July 17, 2024

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Far-right leads first round of French parliamentary elections in blow to Macron

Far-right leads first round of French parliamentary elections in blow to Macron


The far-right National Rally party led by Marine Le Pen won the first round of the elections. France Türkiye is preparing to hold parliamentary elections on Sunday, bringing it closer to the gates of power than ever before.

After an unusually high turnout, the National Rally bloc received 35.15% of the vote, while the leftist New Popular Front coalition came in second place with 27.99%, and President Emmanuel Macron’s coalition fell to a dismal third with 20.76%, according to the final results. The results were published by the Interior Ministry on Monday.

While the National Front appears to be on track to win the largest number of seats in the National Assembly, it may not be able to secure the 289 seats needed for an absolute majority, suggesting that France may be heading towards a hung parliament and greater political uncertainty.

Expectations indicate that after the second round of voting next Sunday, the National Front will win between 230 and 280 seats in the 577-seat House of Representatives – a staggering increase compared to its 88 seats in the outgoing Parliament. The National League was expected to gain between 125 and 165 seats, with the group falling by between 70 and 100 seats.

The election, called by Macron after his party suffered a crushing defeat at the hands of the National Rally in European Parliament elections earlier this month, could see him serve out the remaining three years of his presidential term in an awkward partnership with a prime minister from an opposition party.

National Front party celebrations erupted in the northern town of Henin-Beaumont when the results were announced – but Marine Le Pen was quick to stress that next Sunday’s vote would be decisive.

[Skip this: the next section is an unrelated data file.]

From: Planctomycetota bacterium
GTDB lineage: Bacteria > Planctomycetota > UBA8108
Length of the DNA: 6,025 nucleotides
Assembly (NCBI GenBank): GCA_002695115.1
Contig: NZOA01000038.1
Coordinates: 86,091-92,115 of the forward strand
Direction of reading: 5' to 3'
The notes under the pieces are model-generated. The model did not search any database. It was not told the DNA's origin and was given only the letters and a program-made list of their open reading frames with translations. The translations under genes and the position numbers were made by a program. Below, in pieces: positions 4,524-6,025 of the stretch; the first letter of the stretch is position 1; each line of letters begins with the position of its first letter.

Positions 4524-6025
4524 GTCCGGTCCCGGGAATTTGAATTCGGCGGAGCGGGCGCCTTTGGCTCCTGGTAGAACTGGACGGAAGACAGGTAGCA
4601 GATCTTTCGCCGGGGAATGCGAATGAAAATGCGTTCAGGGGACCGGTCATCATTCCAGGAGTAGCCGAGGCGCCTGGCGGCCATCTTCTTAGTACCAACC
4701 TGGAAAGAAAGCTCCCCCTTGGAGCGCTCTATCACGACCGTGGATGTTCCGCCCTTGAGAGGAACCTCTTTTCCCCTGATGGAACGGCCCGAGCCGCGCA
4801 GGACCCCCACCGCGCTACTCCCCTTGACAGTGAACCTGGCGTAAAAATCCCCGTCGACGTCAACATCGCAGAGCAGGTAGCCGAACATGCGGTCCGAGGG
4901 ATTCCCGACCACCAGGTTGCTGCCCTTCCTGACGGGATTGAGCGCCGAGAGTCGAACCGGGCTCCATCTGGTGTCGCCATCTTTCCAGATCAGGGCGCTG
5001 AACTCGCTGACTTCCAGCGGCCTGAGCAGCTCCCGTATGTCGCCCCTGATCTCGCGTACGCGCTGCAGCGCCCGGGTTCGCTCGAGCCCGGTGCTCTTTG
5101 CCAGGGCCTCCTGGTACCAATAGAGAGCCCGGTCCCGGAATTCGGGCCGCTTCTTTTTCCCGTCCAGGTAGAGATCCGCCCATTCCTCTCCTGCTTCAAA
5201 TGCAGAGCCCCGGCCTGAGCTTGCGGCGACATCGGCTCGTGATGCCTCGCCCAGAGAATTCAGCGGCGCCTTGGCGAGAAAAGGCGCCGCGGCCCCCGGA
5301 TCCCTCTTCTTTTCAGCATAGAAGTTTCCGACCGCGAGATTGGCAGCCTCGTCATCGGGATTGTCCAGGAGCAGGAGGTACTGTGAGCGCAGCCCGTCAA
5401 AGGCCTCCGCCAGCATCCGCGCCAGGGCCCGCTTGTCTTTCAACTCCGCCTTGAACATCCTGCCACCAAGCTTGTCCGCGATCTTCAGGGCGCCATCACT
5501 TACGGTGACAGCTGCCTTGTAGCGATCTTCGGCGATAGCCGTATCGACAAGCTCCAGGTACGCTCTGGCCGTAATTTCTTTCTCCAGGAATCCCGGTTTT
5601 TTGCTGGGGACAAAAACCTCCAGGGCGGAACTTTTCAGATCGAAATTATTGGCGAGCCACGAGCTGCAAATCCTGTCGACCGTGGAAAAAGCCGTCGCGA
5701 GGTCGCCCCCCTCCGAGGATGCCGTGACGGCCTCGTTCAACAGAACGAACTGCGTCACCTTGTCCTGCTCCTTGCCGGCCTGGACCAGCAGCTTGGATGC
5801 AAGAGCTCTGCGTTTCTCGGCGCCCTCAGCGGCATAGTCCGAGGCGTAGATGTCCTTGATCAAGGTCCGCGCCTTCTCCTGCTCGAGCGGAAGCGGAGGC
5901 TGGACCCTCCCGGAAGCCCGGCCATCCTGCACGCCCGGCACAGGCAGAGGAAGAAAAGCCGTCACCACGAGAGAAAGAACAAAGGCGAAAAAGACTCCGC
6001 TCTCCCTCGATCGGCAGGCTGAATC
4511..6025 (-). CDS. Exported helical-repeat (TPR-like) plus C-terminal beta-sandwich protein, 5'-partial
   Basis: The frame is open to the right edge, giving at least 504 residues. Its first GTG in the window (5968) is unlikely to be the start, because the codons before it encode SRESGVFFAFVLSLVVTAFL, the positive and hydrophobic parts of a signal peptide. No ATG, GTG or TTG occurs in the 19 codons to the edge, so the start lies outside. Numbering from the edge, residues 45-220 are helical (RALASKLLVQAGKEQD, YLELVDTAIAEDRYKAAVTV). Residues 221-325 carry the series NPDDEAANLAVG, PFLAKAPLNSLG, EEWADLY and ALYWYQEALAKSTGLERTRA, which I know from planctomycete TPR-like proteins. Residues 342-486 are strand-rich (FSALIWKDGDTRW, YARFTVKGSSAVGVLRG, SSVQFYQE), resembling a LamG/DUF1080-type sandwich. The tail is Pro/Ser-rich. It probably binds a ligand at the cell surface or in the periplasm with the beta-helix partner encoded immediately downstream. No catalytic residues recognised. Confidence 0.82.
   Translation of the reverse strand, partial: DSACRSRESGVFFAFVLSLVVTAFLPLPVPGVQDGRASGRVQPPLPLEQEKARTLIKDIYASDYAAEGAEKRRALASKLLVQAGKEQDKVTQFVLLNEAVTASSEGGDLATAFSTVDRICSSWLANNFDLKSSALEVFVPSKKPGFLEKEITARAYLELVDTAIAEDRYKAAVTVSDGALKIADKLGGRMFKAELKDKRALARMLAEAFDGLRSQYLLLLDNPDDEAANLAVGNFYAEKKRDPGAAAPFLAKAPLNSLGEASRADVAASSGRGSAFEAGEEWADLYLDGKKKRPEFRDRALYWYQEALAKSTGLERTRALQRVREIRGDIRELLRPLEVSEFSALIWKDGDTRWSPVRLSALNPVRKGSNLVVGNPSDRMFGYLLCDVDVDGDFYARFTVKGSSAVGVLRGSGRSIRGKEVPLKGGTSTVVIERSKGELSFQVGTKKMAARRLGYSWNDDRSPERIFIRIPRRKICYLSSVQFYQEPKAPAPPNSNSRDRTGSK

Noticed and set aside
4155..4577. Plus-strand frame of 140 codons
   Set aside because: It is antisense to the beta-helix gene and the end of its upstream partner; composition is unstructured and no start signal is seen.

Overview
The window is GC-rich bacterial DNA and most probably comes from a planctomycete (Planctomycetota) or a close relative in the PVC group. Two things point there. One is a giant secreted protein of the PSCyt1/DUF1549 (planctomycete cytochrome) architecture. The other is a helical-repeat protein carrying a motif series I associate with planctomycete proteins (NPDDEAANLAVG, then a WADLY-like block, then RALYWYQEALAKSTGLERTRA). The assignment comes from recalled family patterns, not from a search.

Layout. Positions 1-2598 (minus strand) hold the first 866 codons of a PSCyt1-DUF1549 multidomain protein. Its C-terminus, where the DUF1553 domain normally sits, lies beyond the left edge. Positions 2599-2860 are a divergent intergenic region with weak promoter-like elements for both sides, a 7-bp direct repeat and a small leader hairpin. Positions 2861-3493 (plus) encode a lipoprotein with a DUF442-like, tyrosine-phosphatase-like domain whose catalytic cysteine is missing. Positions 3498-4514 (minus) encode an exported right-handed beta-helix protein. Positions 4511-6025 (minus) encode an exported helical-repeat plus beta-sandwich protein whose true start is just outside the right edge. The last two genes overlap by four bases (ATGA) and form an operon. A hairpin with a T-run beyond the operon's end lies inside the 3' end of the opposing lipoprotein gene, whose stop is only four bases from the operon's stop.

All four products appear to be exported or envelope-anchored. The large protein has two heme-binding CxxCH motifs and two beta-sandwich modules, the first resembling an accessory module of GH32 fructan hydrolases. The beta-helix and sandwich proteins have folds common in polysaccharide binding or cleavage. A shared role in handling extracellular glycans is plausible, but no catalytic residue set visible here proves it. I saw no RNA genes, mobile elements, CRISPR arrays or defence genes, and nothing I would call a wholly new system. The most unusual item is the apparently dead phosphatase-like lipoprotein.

“Democracy has spoken, and the French people have put the National Rally and its allies first – practically erasing Macron’s bloc,” she told a crowd celebrating her birthday, adding: “Nothing has been won – and the second round will be decisive.”

In a speech at the National Front headquarters in Paris, Jordan Bardella, the party’s 28-year-old leader, echoed Le Pen’s message.

“The vote that will take place next Sunday is one of the most decisive elections in the entire history of the Fifth Republic,” Bardella said.

In upbeat speeches ahead of the first round, Bardella said he would reject a minority government, as the National Rally would need the votes of allies to pass laws. If the National Rally fails to secure an absolute majority and Bardella stays true to his word, Macron may then have to look to a far-left prime minister, or elsewhere entirely, to form a technocratic government.

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Following news of the results on Sunday evening, anti-far-right protests erupted in Paris and Lyon, with some 5,500 people gathering in the capital’s Place de la République, according to CNN affiliate BFMTV.

Reuters news agency later published a video clip showing demonstrators setting off fireworks as they marched in Paris. BFM TV reported that 200 police were deployed in Lyon to deal with the protests.

Eve Herman/Reuters

Marine Le Pen casts her vote at a polling station in Henin-Beaumont, June 30, 2024.

With an unprecedented number of seats going to a three-way runoff, a week of political negotiations will now begin, as centrist and left-wing parties decide whether or not to step aside for individual seats to prevent the nationalist, anti-immigration National Front — long a pariah in French politics — from winning a majority.

When the National Rally — formerly the National Front — has done strongly in the first round of voting in the past, left-wing and centrist parties have united to prevent it from taking power, under a principle known as the “sanitary barrier.”

After Jean-Marie Le Pen—Marin’s father and leader of the National Front for decades—unexpectedly defeated Socialist candidate Lionel Jospin in the 2002 presidential election, the Socialists threw their weight behind center-right candidate Jacques Chirac, handing him a landslide victory in the second round of the election.

In an attempt to deprive the National Rally of its majority, the National Progressive Front – a leftist coalition formed earlier this month – has promised to withdraw all of its candidates who came in third in the first round.

“Our instructions are clear – no more vote, no more seat for the National Rally,” Jean-Luc Mélenchon, leader of the Insurgent France party – the largest party in the Free France party – told supporters on Sunday.